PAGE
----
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The Plight of Invisibility

A Community-Based Approach to Understanding the Educational Experiences of Urban Latina/os


Donna Marie Harris and Judy Marquez Kiyama

The Plight of Invisibility offers unique contributions that inform the use of a community-based research approach that examines educational issues identified by urban, Latina/o communities. It offers a new lens from which to understand the circumstances of Latina/o students in schools as they navigate in social systems that are in opposition to them, thus rendering Latina/o students and their families invisible. Despite these challenges, the book offers examples of community programs and resources that support and address the needs of Latina/o students as they build resiliency and determination to persist. Community organizations and advocates, educational researchers, practitioners, students, and policymakers will find The Plight of Invisibility useful to reframe deficit discourses about Latina/o students and their families. In addition, the book is appropriate for classes including methodology courses focused on community-based research, educational policy and/or college access courses, and Latina/o studies courses.
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12. Conclusion, Resources, and Best Practices

Models of Community Research Approaches


12. Conclusion, Resources, and Best Practices


The chapters in this volume demonstrate the relevance of community-based research as a means of making visible the educational realities of Latina/os in Rochester, New York. The stories conveyed demonstrate that urban school districts such as Rochester, New York, must recognize the complex set of circumstances confronted by Latina/o students and their families when navigating public schools. In this particular setting, our study was able to identify issues regarding circular migration, bilingual education access, gender identity and stereotypes, school safety, and racial/ethnic conflict as playing important roles in shaping the educational experiences among study participants. Despite the obstacles confronted, students and parents were able to draw on local resources through community- and school-based programs to aid in high school persistence. Given our findings, we also offered recommendations that have been continuously sought by the Latina/o Education Task Force since the dissemination of our initial findings (Kiyama & Harris, 2010). Since our work in Rochester is unfinished and continues, we consider alternative ways to deepen efforts for both research and activism that is grounded in the realities of Latina/o students and families.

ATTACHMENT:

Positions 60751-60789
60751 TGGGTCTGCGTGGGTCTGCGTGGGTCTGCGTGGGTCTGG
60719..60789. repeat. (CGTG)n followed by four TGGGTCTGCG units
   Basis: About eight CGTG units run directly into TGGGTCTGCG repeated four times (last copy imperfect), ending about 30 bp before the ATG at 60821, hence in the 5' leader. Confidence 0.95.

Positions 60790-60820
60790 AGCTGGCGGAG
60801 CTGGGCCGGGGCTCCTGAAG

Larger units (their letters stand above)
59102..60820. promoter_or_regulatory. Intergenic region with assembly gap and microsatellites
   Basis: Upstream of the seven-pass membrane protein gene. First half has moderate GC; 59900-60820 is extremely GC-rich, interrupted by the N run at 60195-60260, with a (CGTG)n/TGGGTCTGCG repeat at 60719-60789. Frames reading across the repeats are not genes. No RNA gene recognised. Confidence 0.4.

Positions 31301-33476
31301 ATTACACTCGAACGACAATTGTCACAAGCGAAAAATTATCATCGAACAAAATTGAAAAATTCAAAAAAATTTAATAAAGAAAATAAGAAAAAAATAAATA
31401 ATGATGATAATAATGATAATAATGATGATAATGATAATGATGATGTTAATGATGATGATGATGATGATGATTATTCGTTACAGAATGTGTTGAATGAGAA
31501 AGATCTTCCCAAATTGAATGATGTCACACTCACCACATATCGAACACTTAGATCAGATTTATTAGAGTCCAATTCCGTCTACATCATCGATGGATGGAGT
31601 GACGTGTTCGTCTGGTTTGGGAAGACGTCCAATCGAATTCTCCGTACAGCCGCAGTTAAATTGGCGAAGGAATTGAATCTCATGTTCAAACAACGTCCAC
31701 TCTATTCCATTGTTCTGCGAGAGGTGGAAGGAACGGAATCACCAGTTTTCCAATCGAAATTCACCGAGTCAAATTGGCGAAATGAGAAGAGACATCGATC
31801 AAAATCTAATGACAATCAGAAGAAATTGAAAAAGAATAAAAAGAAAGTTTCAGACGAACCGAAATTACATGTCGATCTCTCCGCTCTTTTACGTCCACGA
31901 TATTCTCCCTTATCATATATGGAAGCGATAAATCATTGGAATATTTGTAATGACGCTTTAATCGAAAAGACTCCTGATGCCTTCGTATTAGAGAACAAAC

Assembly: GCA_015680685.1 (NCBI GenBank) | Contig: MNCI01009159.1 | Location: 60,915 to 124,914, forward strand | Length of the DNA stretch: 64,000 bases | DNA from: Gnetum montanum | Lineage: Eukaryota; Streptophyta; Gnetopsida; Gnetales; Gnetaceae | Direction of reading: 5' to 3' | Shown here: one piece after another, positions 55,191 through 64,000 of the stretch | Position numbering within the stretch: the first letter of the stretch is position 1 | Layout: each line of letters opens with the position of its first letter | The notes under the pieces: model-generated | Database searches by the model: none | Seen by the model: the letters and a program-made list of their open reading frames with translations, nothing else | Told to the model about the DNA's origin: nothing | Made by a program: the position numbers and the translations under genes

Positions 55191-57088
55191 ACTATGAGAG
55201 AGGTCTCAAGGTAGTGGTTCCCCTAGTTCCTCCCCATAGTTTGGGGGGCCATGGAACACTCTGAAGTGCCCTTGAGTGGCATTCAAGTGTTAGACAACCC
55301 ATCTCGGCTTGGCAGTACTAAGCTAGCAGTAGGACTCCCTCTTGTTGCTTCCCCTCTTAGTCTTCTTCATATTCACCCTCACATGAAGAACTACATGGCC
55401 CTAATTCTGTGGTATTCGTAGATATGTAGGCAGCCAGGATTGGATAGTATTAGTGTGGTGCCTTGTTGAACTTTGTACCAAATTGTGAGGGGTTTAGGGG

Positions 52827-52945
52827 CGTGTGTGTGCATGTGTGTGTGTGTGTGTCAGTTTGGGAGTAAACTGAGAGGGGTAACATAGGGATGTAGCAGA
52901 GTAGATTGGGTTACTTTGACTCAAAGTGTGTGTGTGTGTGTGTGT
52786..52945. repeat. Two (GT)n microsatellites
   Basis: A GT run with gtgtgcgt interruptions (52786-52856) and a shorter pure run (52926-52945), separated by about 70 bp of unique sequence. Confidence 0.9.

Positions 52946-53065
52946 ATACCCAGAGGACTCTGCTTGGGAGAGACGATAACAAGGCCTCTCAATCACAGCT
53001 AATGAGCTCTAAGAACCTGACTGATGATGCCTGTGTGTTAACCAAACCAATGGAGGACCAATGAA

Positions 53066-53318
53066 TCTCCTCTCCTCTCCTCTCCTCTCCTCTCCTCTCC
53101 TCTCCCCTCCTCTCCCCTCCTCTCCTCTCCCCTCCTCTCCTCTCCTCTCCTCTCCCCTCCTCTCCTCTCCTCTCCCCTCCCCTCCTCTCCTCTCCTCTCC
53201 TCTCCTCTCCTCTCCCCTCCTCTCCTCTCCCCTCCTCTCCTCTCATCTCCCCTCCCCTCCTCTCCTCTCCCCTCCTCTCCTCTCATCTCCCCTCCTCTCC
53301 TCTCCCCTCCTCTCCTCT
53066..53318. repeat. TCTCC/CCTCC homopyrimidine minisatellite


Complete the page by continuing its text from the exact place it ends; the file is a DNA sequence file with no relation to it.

The challenge with a community-based research approach to advance activism is that there is no single way to go about it. The strategy undertaken in Rochester represents one approach to engage in research designed for social change. As the Latina/o Education Task Force in Rochester, New York continues...

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